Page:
In her eagerly anticipated companion book to the New York Times Bestselling SKY IN THE DEEP, Adrienne Young brings a fresh story to her familiar world full of warlike people searching for a new way to live.
Tova has been an outsider all her life. She was raised by the religious leader of the belligerent Svell people after he drew her from the ocean in a burned boat. But there is no hiding her origins. They are written in ink all over her body.
She is Kyrr, a mysterious people who live apart from their neighbors and make all their tribal decisions on the word of their rune-reading prophets.
Tova’s tattoos mark her as not just Kyrr, but a Truthtongue. Her skill at reading runes has made her useful to the hostile Svell, and so they reluctantly kept her alive. But now, after the Svell force Tova to read runes that lead them into war against the peaceful Nādhir, Tova finds herself watching a massacre with blood on her hands.
Halvard is Tova’s opposite. A young man at the heart of his tribe, loved and trusted by his people, and chosen to lead when the Nādhir’s first generation of rulers are gone. He survived the massacres that led the tribes of the Aska and Riki to set their grievances aside and become one tribe, but he was too young to fight in them, and has lived in peacetime ever since.
Though Halvard doesn’t doubt his place among his people, he does doubt his worthiness to rule. But when the Svell treacherously murder his people’s leaders during a peace negotiation while Tova watches in horror, Halvard’s life is changed. Forced to kill to defend himself, Halvard has become the focus of vengeance for the new Svell leader, and also of Tova’s growing realization that she must not continue to live as a tool of men who hate her and use her gifts for evil.
Young’s atmospheric and at times languid prose brings the reader deeply into the world of these two young people, who share a core of goodness and integrity despite their completely different circumstances.
Tova’s treatment at the hands of the Svell is infuriating, at times difficult to stomach. It is frustrating though understandable that she stays with them as long as she does, and satisfying in the extreme when we get to see Tova find the iron in her spine and take ownership of her choices and abilities. The revelation she reaches about her origins is more or less known to the reader from the beginning of the book, but it still lands hard.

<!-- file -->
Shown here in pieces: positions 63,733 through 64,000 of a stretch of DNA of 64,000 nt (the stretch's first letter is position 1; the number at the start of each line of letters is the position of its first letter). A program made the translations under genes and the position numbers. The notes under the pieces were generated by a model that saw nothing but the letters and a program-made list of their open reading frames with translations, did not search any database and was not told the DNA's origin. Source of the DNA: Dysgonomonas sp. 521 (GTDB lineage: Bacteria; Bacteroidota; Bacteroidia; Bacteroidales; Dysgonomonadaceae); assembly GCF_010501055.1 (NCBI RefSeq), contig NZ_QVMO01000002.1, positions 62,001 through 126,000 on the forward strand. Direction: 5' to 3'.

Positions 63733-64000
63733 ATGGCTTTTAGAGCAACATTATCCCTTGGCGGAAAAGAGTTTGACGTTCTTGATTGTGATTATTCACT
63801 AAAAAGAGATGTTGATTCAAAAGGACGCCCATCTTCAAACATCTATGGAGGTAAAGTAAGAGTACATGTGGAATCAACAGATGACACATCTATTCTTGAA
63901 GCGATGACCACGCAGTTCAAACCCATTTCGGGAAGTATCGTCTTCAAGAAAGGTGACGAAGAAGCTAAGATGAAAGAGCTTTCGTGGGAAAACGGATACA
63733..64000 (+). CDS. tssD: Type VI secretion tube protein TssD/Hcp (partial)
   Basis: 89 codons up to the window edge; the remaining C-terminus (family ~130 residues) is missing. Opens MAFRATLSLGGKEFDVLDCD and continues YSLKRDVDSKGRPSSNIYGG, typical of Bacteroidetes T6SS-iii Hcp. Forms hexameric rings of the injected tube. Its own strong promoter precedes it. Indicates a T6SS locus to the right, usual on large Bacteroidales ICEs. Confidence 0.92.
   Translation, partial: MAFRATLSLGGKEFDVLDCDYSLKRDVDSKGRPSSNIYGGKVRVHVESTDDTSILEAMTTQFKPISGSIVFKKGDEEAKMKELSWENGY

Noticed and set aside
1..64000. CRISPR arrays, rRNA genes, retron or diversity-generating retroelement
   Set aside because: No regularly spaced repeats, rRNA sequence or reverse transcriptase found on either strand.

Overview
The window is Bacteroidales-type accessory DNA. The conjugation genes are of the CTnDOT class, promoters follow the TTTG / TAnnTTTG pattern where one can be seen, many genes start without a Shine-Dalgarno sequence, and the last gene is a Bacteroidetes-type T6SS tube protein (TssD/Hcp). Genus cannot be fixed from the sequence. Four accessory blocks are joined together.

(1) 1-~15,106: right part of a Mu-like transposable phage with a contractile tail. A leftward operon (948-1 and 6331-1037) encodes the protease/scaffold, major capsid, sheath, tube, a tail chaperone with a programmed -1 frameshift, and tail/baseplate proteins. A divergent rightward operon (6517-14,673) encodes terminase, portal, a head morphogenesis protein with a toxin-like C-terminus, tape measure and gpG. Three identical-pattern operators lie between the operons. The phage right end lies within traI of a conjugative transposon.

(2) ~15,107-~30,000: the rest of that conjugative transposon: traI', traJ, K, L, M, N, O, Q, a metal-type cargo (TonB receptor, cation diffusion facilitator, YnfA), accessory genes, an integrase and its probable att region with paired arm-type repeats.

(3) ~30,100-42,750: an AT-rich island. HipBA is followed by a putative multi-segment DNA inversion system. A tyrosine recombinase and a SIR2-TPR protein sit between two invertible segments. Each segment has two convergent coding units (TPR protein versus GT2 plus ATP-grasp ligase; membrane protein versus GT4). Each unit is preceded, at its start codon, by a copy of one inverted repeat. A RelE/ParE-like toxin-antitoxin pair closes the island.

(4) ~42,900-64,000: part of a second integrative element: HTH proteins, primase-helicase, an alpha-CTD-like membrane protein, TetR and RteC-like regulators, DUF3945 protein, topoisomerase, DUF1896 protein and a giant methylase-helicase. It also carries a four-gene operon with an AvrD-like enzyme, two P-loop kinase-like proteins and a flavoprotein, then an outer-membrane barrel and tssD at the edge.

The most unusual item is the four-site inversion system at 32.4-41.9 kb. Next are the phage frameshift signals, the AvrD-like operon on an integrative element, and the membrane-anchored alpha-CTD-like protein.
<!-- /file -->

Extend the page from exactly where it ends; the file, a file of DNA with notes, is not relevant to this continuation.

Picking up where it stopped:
Similarly, Halvard’s growth into the leader his people need is no surprise. Instead, it feels inevitable in the best way. For all Tova’s meditation on fate, prophecy, and the occasional direct intervention of Fate’s Spinners, it is still the human characters’ choices that drive the book.
Readers of SKY IN THE DEEP will be happy to see their old favorites Eelyn, Fiske, and Iri. They aren’t the book’s focus, but they are part of its emotional core. While the central relationship of THE GIRL THE SEA GAVE BACK is the one between Halvard and Tova, the book’s real interest is in the broader family and communal relationships.
Halvard’s and Tova’s relationships to their tribes, original and adopted, are more fully fleshed out than their relationship to one another. Their relationship starts out at a distance, with a beautiful backlit sort of mutual recognition that always feels more dream-like than fully flesh-and-blood. Fortunately, the effect they have on one another, even at a distance, is enough to power both the plot and their character-development.
In all, THE GIRL THE SEA GAVE BACK is a worthy follow-up to SKY IN THE DEEP. All the most compelling elements of SKY IN THE DEEP are present: lush description, a violent and compelling world, and fervent and engaging characters who seek a way to live well in the midst of it. This new book plays a new game on the same field, and fans of the first will deeply enjoy the second.
Order your copy of THE GIRL THE SEA GAVE BACK.